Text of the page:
Dear Nonprofit Ethicist,
I was recently fired from the finance committee of a San Diego nonprofit (by its board president; I am not on the board of directors.) The board president is the interim executive director’s mother. Although “technically” she leaves the room when personnel matters are discussed, she has “mentioned” to board members that her daughter will quit if the board goes through with an ED search rather than naming her daughter to the permanent ED position.
By firing me, she is holding back negative information about her daughter’s management capabilities from the full board. (In my committee work, I uncovered many, many examples of the interim ED’s financial mistakes.) The nonprofit is an affiliate of a large national nonprofit. I believe that the board president received bad advice from the national office when she asked for counsel on the potential conflict of interest when her daughter was first up for the job; I think someone with authority told her it would be fine to continue as board president so long as she left the room during personnel discussions. Obviously, she is exerting influence in other unhealthy and/or unethical ways.
Here’s my question: You and I both know it’s wrong (right?), but how do I “educate” the misguided board and the national advisor about what is appropriate? I think they may need some remedial ethics training.
You’re right, it’s wrong. Tell the board that ethical rules in organizations are not to be followed for their own sake—unlike the Ten Commandments. They are essential to a sustainable organization that attracts the best people to work for it. The “chemistry” between board chair and executive director is a critical component of a healthy nonprofit. They must be candid with each other and mutually supportive. However, each must be unafraid to be critical of the other, which is sometimes too easy and at other times too hard in a parent-child relationship.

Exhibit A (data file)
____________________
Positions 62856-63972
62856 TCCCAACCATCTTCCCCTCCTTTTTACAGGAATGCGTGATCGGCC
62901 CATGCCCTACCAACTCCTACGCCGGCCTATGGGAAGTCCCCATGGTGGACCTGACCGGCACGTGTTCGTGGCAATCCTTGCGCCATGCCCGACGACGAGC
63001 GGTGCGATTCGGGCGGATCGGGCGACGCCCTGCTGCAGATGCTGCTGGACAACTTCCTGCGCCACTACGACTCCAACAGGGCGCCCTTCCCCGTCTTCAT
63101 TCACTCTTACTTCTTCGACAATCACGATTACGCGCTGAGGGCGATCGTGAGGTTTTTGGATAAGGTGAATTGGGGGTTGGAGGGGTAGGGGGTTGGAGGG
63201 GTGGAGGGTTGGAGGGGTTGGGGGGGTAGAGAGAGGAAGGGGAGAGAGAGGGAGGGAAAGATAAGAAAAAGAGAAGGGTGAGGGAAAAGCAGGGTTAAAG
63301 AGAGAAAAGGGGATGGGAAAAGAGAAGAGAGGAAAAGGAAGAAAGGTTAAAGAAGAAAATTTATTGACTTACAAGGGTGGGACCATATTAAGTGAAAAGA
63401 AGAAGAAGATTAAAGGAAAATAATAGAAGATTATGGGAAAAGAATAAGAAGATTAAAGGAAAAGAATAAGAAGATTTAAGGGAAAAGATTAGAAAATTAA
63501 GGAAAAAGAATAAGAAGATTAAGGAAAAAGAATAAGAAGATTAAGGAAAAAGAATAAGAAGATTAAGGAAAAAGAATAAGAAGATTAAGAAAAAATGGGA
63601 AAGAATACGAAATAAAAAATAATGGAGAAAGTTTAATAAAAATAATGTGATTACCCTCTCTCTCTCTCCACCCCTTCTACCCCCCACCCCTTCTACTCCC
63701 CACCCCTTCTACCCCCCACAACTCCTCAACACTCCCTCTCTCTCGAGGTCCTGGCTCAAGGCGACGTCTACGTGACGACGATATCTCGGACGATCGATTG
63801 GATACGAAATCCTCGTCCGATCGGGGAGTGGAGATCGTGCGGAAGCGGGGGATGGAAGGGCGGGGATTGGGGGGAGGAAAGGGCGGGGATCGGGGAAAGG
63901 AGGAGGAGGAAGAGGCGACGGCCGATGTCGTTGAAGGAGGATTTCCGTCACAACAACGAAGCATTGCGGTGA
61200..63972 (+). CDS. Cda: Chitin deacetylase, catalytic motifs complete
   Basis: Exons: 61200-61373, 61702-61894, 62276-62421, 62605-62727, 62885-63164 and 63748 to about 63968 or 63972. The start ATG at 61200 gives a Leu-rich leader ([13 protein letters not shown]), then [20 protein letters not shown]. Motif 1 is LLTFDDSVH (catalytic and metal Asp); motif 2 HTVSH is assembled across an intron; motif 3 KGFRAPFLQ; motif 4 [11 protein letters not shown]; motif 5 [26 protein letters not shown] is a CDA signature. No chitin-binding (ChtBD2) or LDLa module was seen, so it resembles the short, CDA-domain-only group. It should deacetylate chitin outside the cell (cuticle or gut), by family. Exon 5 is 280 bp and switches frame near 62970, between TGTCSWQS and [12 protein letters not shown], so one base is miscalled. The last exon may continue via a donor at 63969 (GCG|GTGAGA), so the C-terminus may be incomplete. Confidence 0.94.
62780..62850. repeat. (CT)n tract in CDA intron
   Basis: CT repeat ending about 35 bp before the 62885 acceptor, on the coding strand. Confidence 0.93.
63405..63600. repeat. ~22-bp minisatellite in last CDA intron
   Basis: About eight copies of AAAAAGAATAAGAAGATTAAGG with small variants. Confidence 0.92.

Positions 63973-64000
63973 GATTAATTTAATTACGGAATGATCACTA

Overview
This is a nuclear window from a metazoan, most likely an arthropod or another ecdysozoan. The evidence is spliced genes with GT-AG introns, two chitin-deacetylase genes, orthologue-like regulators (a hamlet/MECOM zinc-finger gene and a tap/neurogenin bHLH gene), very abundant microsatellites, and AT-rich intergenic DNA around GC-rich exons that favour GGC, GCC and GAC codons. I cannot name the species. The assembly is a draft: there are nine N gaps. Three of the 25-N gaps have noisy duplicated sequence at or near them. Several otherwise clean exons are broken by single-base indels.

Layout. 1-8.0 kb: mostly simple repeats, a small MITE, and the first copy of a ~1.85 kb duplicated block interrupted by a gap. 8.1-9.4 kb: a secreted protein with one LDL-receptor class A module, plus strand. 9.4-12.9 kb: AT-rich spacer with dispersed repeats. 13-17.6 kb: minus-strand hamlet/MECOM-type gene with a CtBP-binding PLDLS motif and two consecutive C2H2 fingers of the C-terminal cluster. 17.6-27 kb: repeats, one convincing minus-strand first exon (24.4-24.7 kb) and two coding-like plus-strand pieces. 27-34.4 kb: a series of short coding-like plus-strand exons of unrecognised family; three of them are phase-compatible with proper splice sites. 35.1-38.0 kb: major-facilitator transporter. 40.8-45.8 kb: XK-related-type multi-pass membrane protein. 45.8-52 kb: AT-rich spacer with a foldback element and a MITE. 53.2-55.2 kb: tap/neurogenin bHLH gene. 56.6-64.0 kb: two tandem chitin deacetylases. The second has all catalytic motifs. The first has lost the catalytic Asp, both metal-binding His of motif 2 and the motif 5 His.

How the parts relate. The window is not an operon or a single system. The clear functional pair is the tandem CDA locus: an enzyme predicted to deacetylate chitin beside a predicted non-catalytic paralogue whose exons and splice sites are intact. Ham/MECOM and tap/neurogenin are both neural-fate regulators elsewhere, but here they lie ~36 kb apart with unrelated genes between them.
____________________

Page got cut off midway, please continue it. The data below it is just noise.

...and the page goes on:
The most important job of a board is to hire and fire an executive director. If the executive director is the board chair’s daughter, the board cannot fire the daughter without deeply embarrassing the mother, whether the mother is in the room or not when the fateful decision is made. So, with all due respect to national headquarters, it is bad business and a spit in the eye of common sense for the board chair to be related to an executive director (or interim executive director). I would go further and broaden this prohibition to include any senior staff member. Either the board chair should step down or the interim executive should leave right now. Assuming this does not happen, the board should wait until she threatens to quit if a search is launched for a permanent executive director, and then say, “Good, and goodbye.”
Dear Nonprofit Ethicist,
I’m helping a team of rural community leaders start a school for post-secondary career and technical education certifications. Eventually, the founders would like to offer associate’s and bachelor’s degrees as a member of the Work Colleges Consortium. For now, though, the biggest challenge is starting from the ground up and making sure we can responsibly use assets that are being made available. How does the fledgling board deal with the following potential conflicts of interest?